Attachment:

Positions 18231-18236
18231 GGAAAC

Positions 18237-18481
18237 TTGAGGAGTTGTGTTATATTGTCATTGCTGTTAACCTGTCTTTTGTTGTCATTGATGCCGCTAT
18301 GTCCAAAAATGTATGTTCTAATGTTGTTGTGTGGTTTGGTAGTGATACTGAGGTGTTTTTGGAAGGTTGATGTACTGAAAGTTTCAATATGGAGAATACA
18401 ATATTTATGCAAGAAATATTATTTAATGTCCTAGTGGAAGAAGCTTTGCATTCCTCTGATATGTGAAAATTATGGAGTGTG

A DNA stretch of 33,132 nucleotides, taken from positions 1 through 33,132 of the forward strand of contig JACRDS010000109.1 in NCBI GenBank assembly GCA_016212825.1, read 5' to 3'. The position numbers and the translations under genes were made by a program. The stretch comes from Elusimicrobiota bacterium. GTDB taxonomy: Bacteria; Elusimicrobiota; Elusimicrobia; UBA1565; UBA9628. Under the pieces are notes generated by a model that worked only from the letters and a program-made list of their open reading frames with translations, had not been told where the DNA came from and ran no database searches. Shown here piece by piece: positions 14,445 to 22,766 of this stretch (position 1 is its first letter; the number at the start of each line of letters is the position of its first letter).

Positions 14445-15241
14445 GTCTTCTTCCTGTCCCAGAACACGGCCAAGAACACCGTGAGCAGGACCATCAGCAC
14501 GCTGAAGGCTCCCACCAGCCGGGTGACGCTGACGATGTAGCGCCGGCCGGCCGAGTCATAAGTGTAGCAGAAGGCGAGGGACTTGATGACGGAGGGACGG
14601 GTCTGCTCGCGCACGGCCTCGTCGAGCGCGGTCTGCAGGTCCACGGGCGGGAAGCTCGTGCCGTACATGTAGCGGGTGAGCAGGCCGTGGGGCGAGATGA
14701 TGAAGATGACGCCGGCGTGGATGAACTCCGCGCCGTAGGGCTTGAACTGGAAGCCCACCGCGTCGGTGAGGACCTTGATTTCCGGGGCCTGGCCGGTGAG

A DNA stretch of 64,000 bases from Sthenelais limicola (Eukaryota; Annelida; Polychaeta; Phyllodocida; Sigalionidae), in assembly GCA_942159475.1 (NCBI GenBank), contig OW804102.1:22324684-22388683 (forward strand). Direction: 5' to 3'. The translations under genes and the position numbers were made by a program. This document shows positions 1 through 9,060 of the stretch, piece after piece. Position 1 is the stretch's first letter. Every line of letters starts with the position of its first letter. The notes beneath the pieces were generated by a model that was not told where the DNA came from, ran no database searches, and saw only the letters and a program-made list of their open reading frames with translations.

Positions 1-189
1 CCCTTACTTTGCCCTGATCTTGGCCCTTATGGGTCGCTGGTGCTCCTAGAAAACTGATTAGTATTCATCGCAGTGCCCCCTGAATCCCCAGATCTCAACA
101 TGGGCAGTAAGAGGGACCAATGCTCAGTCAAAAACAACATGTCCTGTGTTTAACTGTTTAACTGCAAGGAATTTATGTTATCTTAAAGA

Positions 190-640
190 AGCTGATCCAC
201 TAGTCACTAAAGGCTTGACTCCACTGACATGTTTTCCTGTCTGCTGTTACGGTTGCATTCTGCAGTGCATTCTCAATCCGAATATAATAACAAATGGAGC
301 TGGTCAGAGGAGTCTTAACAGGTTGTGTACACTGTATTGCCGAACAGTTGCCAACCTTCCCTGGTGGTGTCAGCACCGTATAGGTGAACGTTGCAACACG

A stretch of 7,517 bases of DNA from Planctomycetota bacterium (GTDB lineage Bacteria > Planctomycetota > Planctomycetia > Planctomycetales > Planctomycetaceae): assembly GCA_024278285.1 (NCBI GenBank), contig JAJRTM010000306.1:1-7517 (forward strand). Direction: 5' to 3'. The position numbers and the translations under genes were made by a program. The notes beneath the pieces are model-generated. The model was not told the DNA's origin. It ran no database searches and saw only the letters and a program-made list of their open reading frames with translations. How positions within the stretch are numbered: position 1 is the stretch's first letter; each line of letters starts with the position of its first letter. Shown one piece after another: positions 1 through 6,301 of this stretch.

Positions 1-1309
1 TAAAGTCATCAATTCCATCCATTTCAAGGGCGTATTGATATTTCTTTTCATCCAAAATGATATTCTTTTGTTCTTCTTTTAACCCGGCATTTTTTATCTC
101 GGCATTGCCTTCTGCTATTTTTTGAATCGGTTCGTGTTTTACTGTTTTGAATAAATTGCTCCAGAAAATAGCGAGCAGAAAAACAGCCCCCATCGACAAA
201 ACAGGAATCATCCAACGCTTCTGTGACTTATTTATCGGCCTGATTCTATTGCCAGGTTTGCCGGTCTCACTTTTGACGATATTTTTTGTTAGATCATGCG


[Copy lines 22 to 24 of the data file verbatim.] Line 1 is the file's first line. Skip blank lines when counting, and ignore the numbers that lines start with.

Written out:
Positions 1-1309
1 TAAAGTCATCAATTCCATCCATTTCAAGGGCGTATTGATATTTCTTTTCATCCAAAATGATATTCTTTTGTTCTTCTTTTAACCCGGCATTTTTTATCTC
101 GGCATTGCCTTCTGCTATTTTTTGAATCGGTTCGTGTTTTACTGTTTTGAATAAATTGCTCCAGAAAATAGCGAGCAGAAAAACAGCCCCCATCGACAAA